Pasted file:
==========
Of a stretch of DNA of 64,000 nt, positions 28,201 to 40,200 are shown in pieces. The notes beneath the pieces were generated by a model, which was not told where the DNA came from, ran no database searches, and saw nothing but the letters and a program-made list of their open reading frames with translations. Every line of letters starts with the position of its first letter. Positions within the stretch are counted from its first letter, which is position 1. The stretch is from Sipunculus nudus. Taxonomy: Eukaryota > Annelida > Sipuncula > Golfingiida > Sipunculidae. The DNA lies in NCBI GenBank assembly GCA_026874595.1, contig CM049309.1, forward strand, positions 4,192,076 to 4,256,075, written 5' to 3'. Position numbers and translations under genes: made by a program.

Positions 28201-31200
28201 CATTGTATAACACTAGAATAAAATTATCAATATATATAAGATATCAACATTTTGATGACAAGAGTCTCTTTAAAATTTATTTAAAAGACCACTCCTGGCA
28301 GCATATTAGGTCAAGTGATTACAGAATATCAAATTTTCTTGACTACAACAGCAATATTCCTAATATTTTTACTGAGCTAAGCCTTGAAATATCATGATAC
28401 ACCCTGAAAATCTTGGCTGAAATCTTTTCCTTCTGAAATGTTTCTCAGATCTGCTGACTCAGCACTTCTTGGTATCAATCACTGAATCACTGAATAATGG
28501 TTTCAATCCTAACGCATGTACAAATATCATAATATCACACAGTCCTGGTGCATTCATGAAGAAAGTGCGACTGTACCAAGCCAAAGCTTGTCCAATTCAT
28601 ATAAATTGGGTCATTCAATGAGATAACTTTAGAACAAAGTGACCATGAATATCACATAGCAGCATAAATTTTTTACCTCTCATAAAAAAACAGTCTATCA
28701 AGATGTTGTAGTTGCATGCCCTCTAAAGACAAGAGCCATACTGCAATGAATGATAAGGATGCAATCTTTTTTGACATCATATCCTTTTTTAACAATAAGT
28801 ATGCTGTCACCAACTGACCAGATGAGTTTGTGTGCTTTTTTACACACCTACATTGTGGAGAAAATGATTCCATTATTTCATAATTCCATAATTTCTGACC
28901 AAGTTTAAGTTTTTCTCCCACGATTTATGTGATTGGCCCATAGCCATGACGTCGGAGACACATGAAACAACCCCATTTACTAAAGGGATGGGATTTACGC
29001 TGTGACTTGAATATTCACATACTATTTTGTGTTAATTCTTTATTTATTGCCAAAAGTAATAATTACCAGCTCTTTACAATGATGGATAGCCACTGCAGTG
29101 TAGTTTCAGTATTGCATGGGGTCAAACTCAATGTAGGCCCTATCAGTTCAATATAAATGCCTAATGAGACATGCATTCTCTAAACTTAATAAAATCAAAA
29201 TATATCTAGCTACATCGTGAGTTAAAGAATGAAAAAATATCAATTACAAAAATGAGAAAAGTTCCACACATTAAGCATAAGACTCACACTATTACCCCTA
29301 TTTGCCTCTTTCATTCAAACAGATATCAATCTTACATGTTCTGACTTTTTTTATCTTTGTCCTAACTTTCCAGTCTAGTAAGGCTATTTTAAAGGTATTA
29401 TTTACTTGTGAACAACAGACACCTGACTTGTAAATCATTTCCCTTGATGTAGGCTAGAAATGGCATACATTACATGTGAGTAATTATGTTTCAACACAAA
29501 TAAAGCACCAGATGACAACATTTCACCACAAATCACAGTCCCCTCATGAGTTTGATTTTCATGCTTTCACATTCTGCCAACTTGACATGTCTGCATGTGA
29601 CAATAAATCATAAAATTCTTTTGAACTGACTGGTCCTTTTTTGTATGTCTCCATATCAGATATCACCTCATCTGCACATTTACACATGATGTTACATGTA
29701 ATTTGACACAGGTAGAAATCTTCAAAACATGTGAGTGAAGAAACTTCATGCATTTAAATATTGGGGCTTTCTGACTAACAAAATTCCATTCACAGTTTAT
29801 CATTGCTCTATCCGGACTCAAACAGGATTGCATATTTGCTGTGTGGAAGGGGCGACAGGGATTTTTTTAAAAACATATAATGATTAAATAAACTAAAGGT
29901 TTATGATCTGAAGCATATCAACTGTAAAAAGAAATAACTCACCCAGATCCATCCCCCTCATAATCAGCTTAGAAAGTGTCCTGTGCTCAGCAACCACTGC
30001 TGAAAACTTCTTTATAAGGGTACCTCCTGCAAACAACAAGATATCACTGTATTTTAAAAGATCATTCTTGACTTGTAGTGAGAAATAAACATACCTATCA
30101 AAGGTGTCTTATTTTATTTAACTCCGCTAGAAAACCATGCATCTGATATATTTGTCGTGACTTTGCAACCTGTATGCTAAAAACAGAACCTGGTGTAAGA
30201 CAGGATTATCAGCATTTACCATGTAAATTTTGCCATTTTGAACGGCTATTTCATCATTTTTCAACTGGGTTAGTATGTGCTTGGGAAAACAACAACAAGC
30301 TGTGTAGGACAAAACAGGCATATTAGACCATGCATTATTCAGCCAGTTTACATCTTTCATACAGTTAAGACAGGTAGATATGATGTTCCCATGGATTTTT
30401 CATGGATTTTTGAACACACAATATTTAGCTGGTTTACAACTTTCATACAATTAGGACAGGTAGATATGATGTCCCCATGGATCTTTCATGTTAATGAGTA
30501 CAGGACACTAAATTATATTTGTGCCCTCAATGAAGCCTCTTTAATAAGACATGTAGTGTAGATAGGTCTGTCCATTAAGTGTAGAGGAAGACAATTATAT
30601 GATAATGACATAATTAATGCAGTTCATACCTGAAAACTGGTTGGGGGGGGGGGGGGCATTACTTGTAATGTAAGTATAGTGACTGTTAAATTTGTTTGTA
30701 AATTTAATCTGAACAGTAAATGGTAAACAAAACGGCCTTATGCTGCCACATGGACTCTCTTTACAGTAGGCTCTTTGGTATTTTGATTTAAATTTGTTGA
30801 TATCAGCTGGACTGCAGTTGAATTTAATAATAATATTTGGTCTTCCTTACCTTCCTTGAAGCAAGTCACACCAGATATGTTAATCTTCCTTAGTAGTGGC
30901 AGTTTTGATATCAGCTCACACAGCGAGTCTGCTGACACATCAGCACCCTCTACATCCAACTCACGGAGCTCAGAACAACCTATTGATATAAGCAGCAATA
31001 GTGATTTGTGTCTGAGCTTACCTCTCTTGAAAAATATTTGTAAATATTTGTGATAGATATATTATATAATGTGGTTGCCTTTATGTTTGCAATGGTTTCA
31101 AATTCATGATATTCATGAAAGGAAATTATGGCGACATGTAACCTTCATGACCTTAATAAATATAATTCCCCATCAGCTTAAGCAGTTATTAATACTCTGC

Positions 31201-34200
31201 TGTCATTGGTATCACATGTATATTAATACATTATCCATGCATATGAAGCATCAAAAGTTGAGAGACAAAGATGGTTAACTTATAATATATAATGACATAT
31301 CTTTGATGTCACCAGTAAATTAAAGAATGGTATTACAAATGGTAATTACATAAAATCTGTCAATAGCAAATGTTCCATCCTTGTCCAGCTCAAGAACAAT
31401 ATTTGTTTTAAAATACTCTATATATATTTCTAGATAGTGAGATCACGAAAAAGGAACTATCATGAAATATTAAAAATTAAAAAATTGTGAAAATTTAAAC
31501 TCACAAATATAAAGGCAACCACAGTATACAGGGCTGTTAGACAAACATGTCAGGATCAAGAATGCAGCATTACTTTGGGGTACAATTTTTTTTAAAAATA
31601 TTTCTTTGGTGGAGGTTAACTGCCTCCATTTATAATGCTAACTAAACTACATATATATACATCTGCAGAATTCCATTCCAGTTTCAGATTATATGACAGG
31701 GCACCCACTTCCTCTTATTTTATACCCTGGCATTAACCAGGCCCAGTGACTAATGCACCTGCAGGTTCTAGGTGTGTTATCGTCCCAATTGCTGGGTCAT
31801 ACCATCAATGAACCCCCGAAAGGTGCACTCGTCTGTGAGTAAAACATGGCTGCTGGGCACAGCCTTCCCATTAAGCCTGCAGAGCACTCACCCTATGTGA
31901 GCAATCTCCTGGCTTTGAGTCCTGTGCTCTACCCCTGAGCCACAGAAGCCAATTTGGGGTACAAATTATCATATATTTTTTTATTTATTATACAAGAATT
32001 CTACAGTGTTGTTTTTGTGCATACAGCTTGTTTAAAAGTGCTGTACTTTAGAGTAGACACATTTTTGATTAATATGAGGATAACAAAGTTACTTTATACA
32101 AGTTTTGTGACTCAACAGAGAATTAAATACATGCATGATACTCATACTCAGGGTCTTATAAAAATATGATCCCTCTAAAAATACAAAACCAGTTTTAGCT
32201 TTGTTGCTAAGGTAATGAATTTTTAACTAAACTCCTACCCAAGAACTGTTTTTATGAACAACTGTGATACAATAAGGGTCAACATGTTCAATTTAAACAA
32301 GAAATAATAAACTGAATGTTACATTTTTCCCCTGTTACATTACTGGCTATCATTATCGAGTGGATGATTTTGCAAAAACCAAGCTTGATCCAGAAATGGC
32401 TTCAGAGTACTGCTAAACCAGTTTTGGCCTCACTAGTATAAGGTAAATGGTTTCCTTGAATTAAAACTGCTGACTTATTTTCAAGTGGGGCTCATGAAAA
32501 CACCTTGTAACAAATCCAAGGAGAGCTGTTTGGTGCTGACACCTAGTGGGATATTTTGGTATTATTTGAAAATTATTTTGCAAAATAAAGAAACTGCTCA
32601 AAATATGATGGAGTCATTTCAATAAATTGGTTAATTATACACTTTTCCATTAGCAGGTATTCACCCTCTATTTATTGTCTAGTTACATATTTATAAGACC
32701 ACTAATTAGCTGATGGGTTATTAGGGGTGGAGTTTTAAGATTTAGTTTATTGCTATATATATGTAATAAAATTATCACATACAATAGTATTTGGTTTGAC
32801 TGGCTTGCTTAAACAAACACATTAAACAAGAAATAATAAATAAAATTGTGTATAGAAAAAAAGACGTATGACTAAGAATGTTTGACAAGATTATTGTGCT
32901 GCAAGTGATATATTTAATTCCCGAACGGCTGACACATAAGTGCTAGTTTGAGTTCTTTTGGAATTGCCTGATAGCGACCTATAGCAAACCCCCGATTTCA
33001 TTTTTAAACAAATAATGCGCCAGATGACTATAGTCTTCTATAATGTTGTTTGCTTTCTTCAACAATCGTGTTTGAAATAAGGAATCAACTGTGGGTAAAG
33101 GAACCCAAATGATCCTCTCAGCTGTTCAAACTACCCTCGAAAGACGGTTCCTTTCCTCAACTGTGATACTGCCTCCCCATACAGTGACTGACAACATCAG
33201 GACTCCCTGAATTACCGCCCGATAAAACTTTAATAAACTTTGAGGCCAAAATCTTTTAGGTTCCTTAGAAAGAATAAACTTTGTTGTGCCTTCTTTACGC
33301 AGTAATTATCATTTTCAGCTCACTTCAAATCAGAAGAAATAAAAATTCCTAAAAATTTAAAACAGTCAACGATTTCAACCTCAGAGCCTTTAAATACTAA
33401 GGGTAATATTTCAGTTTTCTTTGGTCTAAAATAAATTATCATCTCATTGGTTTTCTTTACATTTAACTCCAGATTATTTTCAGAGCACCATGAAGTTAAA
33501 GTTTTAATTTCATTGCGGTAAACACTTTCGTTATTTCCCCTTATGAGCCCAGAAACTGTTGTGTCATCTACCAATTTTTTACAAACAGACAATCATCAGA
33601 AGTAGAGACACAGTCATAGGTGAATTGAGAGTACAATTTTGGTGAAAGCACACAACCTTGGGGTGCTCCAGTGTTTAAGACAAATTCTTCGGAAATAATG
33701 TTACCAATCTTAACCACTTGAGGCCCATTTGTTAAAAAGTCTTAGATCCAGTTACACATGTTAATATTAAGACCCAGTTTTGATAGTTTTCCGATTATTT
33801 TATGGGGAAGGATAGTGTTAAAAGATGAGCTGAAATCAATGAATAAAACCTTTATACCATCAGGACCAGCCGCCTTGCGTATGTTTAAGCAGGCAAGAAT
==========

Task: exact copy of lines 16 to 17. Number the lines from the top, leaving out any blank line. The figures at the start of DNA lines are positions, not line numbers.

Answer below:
29501 TAAAGCACCAGATGACAACATTTCACCACAAATCACAGTCCCCTCATGAGTTTGATTTTCATGCTTTCACATTCTGCCAACTTGACATGTCTGCATGTGA
29601 CAATAAATCATAAAATTCTTTTGAACTGACTGGTCCTTTTTTGTATGTCTCCATATCAGATATCACCTCATCTGCACATTTACACATGATGTTACATGTA